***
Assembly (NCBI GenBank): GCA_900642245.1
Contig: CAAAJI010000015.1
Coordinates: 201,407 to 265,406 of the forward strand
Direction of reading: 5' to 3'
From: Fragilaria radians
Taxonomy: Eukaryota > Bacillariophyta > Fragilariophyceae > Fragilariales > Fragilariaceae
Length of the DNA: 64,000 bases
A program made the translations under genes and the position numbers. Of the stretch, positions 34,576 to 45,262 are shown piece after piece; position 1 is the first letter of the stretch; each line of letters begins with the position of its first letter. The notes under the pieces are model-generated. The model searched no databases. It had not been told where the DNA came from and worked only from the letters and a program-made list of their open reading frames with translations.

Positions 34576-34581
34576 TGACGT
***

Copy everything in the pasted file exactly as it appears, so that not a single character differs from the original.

Assembly (NCBI GenBank): GCA_900642245.1
Contig: CAAAJI010000015.1
Coordinates: 201,407 to 265,406 of the forward strand
Direction of reading: 5' to 3'
From: Fragilaria radians
Taxonomy: Eukaryota > Bacillariophyta > Fragilariophyceae > Fragilariales > Fragilariaceae
Length of the DNA: 64,000 bases
A program made the translations under genes and the position numbers. Of the stretch, positions 34,576 to 45,262 are shown piece after piece; position 1 is the first letter of the stretch; each line of letters begins with the position of its first letter. The notes under the pieces are model-generated. The model searched no databases. It had not been told where the DNA came from and worked only from the letters and a program-made list of their open reading frames with translations.

Positions 34576-34581
34576 TGACGT